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State v. Bass

New Jersey Superior Court, Law Division

Decided: March 8, 1983.


Stern, J.s.c.


[189 NJSuper Page 448] Defendants moved to dismiss this indictment, charging a capital offense, by asserting that N.J.S.A. 2C:11-3 is unconstitutional. They also attack the constitutionality of N.J.S.A. 2C:11-3(c)(4)(c) which the State claims to be the aggravating factor justifying imposition of the death penalty in this case. Notice that the State would endeavor to prove that factor was given at the arraignment. See R. 3:13-4. As a result the court granted defendants' request for a bill of particulars in preparation for trial and in anticipation of a challenge to the application of N.J.S.A. 2C:11-3(c)(4)(c).*fn1 However, the court has reserved

[189 NJSuper Page 449]

decision as to whether the sufficiency of the State's proofs or constitutionality of the aggravating factor, as applied, can be determined before trial or even before the penalty phase which follows a guilty plea or verdict. See N.J.S.A. 2C:11-3(c)(1); footnote 5, infra.

At argument on the motions, defendants tacitly agreed that an unconstitutional provision relating to the penalty or aggravating factor involved in this case could undoubtedly be severed, see State v. Funicello, 60 N.J. 60, 67 (1972); N.J.S.A. 2C:1-1(h). The State conceded because of procedures unique to the trial of a death penalty case, that defendants have standing to mount a pretrial facial constitutional attack upon the aggravating factor, N.J.S.A. 2C:11-3(c)(4)(c), which was noticed in this case. This opinion concerns only the constitutionality of the aggravating factor.*fn2

To be successful on this motion, based on federal grounds, defendants must convince this court that the plurality in Godfrey v. Georgia, 446 U.S. 420, 100 S. Ct. 1759, 64 L. Ed. 2d 398 (1980), was in error when it said that "In Gregg v. Georgia, 428 U.S. 153, 49 L. Ed. 2d 859, 96 S. Ct. 2909, [(1976),] the Court held that this statutory aggravating circumstance (§ (b)(7)) is not unconstitutional on its face." 446 U.S., at 422, 100 S. Ct., at 1762 (emphasis added). See Gregg v. Georgia, supra, 428 U.S., at 199-204,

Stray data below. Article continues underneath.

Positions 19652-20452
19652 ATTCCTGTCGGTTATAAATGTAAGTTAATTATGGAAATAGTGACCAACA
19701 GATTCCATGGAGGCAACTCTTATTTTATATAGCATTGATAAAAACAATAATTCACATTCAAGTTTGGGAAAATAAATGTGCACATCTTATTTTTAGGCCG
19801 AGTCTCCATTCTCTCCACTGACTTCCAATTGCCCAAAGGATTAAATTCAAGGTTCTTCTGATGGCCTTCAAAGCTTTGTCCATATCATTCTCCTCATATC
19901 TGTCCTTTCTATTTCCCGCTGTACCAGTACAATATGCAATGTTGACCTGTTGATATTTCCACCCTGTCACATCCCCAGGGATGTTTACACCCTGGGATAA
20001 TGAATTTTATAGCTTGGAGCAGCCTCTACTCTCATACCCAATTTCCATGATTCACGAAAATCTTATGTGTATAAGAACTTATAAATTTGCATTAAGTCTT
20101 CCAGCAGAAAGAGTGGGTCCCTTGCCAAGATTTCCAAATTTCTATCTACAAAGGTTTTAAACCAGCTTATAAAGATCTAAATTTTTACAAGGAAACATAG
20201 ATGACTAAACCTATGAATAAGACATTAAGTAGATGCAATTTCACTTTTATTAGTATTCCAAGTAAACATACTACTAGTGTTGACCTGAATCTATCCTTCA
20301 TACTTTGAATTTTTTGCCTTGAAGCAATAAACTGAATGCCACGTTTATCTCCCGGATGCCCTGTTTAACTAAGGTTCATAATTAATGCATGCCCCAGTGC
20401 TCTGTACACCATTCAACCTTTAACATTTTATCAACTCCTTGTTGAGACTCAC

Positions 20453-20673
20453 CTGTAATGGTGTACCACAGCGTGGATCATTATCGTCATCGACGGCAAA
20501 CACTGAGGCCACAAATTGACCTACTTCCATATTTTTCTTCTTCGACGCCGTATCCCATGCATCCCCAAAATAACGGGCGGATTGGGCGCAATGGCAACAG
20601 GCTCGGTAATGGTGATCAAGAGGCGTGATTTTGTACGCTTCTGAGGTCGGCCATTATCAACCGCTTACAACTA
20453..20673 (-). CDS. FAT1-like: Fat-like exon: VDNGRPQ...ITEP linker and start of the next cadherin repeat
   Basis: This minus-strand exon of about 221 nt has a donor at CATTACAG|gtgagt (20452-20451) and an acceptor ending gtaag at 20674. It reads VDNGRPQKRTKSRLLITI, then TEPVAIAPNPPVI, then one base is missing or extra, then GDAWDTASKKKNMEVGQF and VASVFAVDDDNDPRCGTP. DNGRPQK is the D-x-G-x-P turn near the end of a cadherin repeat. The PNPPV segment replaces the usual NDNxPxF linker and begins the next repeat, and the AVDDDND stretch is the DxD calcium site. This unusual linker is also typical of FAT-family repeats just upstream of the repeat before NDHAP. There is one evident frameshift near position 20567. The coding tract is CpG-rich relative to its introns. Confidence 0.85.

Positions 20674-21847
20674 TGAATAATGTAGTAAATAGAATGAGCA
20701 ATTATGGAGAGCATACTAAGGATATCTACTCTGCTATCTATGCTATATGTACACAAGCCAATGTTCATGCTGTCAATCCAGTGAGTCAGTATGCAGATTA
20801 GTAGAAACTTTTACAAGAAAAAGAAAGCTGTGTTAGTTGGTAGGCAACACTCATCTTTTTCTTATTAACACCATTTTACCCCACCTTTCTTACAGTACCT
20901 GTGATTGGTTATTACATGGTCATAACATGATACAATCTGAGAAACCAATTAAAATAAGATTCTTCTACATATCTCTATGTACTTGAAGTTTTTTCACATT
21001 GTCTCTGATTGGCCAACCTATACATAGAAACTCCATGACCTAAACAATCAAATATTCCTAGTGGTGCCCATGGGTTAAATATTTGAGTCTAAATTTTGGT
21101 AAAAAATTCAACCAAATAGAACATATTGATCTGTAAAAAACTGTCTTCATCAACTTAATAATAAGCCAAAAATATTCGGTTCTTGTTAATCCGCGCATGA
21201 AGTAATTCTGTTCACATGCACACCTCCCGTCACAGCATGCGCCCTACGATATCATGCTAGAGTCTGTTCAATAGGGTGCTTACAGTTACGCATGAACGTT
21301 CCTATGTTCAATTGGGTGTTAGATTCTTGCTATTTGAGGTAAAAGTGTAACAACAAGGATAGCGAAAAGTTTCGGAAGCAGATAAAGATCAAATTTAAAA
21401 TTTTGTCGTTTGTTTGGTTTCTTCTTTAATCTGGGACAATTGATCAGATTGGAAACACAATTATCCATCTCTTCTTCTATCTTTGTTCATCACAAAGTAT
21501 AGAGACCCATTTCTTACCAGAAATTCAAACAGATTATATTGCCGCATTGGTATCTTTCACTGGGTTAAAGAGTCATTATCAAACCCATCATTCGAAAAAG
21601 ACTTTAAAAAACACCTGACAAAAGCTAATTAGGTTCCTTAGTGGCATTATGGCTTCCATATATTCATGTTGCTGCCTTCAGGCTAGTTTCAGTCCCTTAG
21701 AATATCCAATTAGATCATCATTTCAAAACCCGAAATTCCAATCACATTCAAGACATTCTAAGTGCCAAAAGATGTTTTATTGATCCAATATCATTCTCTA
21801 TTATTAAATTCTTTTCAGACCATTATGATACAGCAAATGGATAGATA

[189 NJSuper Page 450]

96, S. Ct., at 2937-2939 (opinion of Justices Stewart, Powell and Stevens), and concurring opinions.

N.J.S.A. 2C:11-3(c)(4)(c) is substantially identical to Ga.Code § 27-2534.1(b)(7) considered in Gregg and Godfrey. The only difference is that our aggravating factor applies only upon convictions for a purposeful or knowing murder (by "any person . . . who committed the homicidal act by his own conduct or who as an accomplice procured the commission of the offense by payment or promise of payment, of anything of pecuniary value . . ." N.J.S.A. 2C:11-3(c)), whereas the Georgia factor applies to certain crimes beyond murder.

N.J.S.A. 2C:11-3(c)(4)(c) provides as an aggravating factor permitting death that "The murder was outrageously or wantonly vile, horrible or inhuman in that it involved torture, depravity of mind, or an aggravated battery to the victim". In Gregg, supra, the lead opinion of Justices Stewart, Powell and Stevens noted:

"It is, of course, arguable that any murder involves depravity of mind or an aggravated battery. But this language need not be construed in this way, and there is no reason to assume that the Supreme Court of Georgia will adopt such an open-ended construction." 428 U.S., at 201, 96 S. Ct., at 2938.